Marco Botta and Klaus Wiedemann  ‘To Discriminate or not to Discriminate? Personalised Pricing in Online Markets as Exploitative Abuse of Dominance’ (2019) European Journal of Law and Economics 1

The advent of big data analytics has favoured the emergence of forms of price discrimination based on consumers’ profiles and their online behaviour (i.e. personalised pricing). This paper, available here, analyses this practice as a possible exploitative abuse by dominant online platforms. It concludes that such practices can have ambiguous welfare effects, and be subject to a case-by-case analysis. It also argues that competition law is more suitable than omnibus regulation – particularly data protection and consumer law – to tackle the negative effects of personalised pricing, particularly because competition authorities could negotiate with online platforms different kinds of behavioural commitments that could significantly tame the risks of personalised pricing. Section II looks at price discrimination in online markets. Economists typically distinguish between three different types of price discrimination. First-degree price discrimination takes place when a firm is able to discriminate perfectly among its customers. Second-degree price discrimination means that the firm discriminates between its customers by granting discounts once…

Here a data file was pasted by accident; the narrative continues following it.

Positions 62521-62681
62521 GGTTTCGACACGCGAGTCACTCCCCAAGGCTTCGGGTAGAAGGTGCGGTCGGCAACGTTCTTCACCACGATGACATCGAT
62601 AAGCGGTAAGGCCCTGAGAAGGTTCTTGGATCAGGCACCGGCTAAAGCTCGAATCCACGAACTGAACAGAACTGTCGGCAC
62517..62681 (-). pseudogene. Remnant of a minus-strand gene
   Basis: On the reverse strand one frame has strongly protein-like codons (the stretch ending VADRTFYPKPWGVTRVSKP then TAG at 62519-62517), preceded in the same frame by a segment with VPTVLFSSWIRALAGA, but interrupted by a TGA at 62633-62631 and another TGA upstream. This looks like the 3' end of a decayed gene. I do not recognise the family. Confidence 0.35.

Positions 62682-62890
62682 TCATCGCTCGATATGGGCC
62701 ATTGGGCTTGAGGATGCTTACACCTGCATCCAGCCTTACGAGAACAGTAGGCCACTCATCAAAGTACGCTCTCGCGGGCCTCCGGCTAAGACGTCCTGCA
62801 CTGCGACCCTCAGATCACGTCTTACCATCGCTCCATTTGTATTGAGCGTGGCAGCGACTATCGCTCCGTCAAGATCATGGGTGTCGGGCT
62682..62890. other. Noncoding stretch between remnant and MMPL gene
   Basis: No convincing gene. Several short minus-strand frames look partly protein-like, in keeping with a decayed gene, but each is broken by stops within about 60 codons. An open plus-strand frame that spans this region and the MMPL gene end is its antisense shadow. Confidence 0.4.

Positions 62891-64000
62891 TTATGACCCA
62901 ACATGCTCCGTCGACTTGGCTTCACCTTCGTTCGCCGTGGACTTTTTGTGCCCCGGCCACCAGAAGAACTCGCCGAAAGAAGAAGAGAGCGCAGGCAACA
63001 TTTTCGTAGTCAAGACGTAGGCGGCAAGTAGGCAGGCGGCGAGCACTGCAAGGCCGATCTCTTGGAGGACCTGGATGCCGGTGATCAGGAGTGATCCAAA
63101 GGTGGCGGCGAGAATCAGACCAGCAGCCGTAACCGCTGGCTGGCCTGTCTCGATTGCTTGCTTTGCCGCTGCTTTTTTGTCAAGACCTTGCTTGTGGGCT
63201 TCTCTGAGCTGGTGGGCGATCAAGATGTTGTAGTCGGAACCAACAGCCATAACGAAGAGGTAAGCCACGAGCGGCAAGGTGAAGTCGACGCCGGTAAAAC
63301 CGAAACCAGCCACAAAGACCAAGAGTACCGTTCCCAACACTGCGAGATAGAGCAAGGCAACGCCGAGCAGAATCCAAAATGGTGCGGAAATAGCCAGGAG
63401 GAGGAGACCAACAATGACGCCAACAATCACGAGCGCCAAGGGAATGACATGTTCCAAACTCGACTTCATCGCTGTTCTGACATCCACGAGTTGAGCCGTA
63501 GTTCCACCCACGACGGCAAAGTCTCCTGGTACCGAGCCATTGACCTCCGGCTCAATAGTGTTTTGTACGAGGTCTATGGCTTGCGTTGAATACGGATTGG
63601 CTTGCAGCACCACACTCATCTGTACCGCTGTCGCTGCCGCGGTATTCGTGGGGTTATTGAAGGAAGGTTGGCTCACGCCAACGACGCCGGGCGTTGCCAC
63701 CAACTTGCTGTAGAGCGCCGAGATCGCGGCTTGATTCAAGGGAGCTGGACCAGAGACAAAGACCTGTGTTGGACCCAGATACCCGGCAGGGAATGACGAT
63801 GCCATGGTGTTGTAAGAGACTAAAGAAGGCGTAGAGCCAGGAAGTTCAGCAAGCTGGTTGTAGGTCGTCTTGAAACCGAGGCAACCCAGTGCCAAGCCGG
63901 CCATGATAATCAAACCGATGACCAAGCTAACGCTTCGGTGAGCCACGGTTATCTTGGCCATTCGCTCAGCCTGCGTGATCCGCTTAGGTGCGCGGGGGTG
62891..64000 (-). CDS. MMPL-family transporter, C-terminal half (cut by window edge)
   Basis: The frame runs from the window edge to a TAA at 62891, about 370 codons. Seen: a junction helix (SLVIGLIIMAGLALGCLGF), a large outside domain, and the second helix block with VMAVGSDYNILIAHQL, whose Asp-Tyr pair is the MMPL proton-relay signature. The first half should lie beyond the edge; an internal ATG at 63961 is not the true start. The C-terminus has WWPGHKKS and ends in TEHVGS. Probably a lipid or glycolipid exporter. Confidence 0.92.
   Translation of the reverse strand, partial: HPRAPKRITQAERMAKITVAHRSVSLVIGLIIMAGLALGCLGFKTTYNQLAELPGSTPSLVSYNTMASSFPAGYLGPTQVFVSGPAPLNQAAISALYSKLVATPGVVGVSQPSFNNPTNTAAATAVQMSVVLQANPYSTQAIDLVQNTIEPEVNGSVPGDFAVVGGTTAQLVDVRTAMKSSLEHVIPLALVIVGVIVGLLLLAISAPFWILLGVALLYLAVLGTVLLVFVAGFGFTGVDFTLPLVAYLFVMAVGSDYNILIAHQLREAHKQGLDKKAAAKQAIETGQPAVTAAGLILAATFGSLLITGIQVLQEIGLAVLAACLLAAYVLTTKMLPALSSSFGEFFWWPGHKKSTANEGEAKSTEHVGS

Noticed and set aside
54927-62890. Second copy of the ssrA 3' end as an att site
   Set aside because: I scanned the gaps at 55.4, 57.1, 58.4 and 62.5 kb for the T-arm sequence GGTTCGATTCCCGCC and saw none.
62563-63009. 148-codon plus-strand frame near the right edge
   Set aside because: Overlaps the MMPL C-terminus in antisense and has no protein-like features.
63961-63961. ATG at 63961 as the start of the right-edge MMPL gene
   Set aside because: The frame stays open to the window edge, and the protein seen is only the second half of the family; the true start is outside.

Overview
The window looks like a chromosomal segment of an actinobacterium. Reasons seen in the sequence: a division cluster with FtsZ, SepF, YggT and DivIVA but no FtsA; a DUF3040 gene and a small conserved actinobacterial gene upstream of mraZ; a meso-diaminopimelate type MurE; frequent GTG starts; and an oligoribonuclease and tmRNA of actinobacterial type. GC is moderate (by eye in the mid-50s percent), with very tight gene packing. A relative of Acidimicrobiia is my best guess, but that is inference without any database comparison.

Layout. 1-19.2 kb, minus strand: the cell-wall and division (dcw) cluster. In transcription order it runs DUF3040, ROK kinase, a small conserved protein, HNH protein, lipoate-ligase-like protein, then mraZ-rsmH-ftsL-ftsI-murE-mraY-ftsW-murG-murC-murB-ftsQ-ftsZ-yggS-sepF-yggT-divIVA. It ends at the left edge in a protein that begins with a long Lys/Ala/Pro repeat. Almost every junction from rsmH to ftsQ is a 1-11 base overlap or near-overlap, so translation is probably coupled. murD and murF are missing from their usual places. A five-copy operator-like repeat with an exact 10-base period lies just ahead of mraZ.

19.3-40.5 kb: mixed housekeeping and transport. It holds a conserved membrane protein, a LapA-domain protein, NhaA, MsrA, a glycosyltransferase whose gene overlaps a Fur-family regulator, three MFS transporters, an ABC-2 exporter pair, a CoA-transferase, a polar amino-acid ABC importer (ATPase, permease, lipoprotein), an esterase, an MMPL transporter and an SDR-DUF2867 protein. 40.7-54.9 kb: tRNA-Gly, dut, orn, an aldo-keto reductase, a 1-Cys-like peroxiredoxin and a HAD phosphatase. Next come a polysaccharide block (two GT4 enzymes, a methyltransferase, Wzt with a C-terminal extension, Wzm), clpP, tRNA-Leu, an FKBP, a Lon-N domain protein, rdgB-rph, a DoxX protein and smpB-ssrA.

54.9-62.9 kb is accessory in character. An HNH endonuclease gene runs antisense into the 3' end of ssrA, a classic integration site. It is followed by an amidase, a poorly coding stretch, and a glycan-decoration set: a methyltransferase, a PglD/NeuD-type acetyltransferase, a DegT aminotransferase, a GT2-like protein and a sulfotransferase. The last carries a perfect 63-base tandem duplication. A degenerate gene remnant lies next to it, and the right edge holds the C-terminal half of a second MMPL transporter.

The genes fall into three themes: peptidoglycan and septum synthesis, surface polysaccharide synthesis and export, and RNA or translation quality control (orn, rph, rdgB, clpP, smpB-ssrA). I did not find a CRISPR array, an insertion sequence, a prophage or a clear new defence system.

Daniele Condorelli and Jorge Padilla ‘Harnessing Platform Envelopment through Privacy Policy Tying’ (working paper)